Gina’s group comes on stage and Gina looks mad. “Oh no, Gina’s upset about something,” but she delivers her lines beautifully.
Then Gina busts out in a big smile as one of the other students comes on stage. “Oh, that must be one of Gina’s friends, Gina seems super happy.”
Then it hit me.
Gina is acting!
Oh. My. God!
She wasn’t mad; Hamlet was mad. She’s not smiling; Hamlet’s smiling. Gina is a hundred miles ahead of her classmates, she is acting like there’s no tomorrow.
The biggest and best moment of the year for Gina was following that performance when her drama teacher compared Gina favorably to Carli.
After years of hearing about Miss Perfect, Gina was singled out for her confident, outgoing nature. She picked the biggest part and killed it.
But Gina was not done surprising me this year. She was accepted into the prestigious Colorado Springs Children’s Chorale. And, of course, by prestigious I mean, expensive.
After a bunch of practices, she didn’t seem to be getting any better. Then one night Gina came into our bedroom and sang a song for an upcoming talent contest. For the first time, Gina sang a song as an alto; she stood at the foot of our bed and sang “Anything I’m Not” by Lenka and I was blown away.
Gina also swims on the Falfins. At her most recent meet, we were hoping that she’d qualify for the Silver State Meet. She was close in a number of events, including the 50-yard freestyle.
Rose, in an impetuous moment, offered our 12-year-old a $50 dollar bill if she went a certain time in the 50-yard freestyle. The bribe didn’t work.
The next day, I went to the meet. I tried a new tactic. Gina was leading off a relay and had another shot at the 50y free silver state cut.
I suggested that Gina picture our Miniature Schnauzer, Kirby, on a little island that was slowly sinking into the ocean.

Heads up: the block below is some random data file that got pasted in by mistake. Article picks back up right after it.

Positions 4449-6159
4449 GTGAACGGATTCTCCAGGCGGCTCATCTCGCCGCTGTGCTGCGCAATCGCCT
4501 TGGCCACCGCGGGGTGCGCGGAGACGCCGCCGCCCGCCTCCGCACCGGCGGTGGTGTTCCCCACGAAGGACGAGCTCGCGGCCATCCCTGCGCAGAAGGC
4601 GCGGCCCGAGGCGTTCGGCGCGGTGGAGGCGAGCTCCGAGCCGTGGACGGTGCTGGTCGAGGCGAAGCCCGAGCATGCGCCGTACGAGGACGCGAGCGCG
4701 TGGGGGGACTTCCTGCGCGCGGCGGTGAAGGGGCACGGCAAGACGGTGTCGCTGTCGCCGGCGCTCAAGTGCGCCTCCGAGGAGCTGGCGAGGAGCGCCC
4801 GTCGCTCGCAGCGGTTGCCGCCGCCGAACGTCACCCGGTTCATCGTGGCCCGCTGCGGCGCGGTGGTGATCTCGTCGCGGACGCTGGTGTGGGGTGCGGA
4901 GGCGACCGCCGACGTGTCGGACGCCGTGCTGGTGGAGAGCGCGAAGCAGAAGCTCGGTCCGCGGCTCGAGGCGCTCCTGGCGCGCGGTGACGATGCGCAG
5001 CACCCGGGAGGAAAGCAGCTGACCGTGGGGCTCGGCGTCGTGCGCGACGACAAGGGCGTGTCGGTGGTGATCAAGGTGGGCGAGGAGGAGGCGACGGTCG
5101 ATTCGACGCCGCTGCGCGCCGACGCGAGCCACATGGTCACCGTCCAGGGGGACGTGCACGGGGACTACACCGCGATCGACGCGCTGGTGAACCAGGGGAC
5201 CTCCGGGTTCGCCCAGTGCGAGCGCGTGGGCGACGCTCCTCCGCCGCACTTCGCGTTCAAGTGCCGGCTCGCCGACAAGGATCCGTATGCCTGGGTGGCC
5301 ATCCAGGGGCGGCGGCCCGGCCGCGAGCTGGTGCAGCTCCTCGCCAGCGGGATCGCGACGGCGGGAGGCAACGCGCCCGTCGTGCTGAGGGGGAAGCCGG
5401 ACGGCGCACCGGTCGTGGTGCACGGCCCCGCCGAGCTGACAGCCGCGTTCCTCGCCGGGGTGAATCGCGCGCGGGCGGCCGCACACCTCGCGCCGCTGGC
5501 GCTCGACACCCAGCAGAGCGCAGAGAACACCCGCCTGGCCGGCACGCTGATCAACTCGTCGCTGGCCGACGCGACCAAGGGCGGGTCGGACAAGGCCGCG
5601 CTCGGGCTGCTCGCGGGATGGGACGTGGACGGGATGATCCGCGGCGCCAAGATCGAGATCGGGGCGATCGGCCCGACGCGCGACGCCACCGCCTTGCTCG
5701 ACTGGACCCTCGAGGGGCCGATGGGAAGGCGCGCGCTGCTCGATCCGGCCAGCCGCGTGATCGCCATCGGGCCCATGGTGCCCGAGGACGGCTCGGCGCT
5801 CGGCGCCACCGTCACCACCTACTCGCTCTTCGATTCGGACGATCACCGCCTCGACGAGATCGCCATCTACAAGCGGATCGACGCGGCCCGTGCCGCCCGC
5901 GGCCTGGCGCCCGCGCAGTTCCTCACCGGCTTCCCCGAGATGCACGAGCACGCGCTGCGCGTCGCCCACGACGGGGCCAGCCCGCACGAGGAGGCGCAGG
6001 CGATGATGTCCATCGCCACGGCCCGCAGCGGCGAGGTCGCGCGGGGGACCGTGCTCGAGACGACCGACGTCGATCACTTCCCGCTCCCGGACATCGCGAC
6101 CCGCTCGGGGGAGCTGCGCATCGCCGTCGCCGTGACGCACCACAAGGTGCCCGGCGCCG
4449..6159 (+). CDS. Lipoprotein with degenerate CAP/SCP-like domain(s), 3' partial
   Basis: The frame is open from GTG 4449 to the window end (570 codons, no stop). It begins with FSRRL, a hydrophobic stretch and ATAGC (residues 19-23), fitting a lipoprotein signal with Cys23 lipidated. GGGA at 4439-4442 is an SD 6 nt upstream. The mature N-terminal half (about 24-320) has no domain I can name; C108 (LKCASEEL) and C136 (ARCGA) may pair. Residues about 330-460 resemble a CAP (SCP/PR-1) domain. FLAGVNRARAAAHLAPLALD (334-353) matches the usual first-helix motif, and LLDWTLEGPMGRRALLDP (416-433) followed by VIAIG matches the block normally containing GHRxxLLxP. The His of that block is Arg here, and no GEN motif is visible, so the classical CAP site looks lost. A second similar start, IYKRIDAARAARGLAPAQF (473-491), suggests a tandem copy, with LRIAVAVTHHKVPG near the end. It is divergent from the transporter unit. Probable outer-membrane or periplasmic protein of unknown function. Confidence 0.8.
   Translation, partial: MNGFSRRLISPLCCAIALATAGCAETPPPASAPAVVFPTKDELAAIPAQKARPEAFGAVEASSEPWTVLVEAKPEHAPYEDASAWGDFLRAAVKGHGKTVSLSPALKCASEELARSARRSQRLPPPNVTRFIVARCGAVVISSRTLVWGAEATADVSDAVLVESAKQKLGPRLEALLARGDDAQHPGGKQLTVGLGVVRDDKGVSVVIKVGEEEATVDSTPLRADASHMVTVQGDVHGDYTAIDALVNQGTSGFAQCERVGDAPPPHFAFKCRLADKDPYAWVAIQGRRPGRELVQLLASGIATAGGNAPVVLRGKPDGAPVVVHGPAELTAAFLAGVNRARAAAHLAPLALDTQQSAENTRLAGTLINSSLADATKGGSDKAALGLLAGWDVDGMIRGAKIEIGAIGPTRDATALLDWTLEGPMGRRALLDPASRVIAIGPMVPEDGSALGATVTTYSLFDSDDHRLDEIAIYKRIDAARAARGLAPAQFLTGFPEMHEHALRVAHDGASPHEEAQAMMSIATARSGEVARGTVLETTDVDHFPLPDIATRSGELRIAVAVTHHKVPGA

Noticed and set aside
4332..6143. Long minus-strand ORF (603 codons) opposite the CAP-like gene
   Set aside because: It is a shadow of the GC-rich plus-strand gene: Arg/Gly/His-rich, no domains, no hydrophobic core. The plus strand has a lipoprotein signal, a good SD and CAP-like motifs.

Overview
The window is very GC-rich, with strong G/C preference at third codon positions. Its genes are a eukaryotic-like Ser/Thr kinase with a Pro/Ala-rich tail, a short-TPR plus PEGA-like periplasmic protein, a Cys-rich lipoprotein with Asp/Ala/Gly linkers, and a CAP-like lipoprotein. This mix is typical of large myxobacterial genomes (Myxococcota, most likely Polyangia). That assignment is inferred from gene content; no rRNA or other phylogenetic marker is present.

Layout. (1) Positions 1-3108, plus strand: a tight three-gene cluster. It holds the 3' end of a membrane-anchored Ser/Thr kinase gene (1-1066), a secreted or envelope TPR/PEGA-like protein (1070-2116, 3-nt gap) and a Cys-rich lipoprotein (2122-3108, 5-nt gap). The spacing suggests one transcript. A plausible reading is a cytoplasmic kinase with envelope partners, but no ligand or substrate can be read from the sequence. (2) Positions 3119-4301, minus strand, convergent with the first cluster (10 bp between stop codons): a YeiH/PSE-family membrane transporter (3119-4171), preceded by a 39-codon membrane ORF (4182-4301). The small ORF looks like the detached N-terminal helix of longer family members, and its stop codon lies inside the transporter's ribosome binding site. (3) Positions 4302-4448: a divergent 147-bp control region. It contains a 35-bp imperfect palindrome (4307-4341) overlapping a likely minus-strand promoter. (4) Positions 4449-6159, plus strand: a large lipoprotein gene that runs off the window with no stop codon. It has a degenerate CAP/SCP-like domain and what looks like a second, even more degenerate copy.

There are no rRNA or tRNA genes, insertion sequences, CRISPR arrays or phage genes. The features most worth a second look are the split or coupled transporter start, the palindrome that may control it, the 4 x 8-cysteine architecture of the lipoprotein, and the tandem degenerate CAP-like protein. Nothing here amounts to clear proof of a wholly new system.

“Gina, you can stop the island from sinking, if you swim fast enough.”
If not, the island, surrounded by sharks, would continue to sink and the aforementioned sharks would devour the beloved puppy. My ‘coaching advice’ did not work.
Gina got her Silver State cut just not in the 50y freestyle. No for that event, she just qualified for several years of intensive psychological therapy and for that both Rose and I are sorry.
I took Carli to her second concert. And I have to tell you that the Ani DiFranco concert was one of the best shows I’ve ever seen, intimate in the small Armstrong Hall at Colorado College. I had no idea that there were that many lesbians in Colorado Springs.
Carli made it to the High School State Championship as a freshman. I was so proud of her. I went to the meet in Fort Collins and invited Karen Allen, who was the Olympic beat writer at USA Today when I was an intern at the University of Florida. Karen lives up there now. I show up five minutes late for everything, not a good habit at a swim meet; I ended up standing near the diving well far away from the starting blocks, but easy for Karen to find me. In the 100y fly, only 40 swimmers qualified; Carli was one of four ninth graders.
I was a proud papa before she even jumped into the water.
Carli earned HS All-America honors, swimming the butterfly leg on the 200y medley relay that finished third at state!
Carli’s name is plastered on three different high school ‘pool record’ boards: once at Rampart and Pueblo and twice at Cheyenne Mountain.
Carli had her first college campus visit. The University of Denver put on a great show. Other schools have their work cut out for them.
“When was the last time you two took a weekend off just the two of you?” my hairstylist asked.
(Yes, I have a hairstylist … the hairs might not be many, but they do occasionally need to be cut … takes about five minutes.)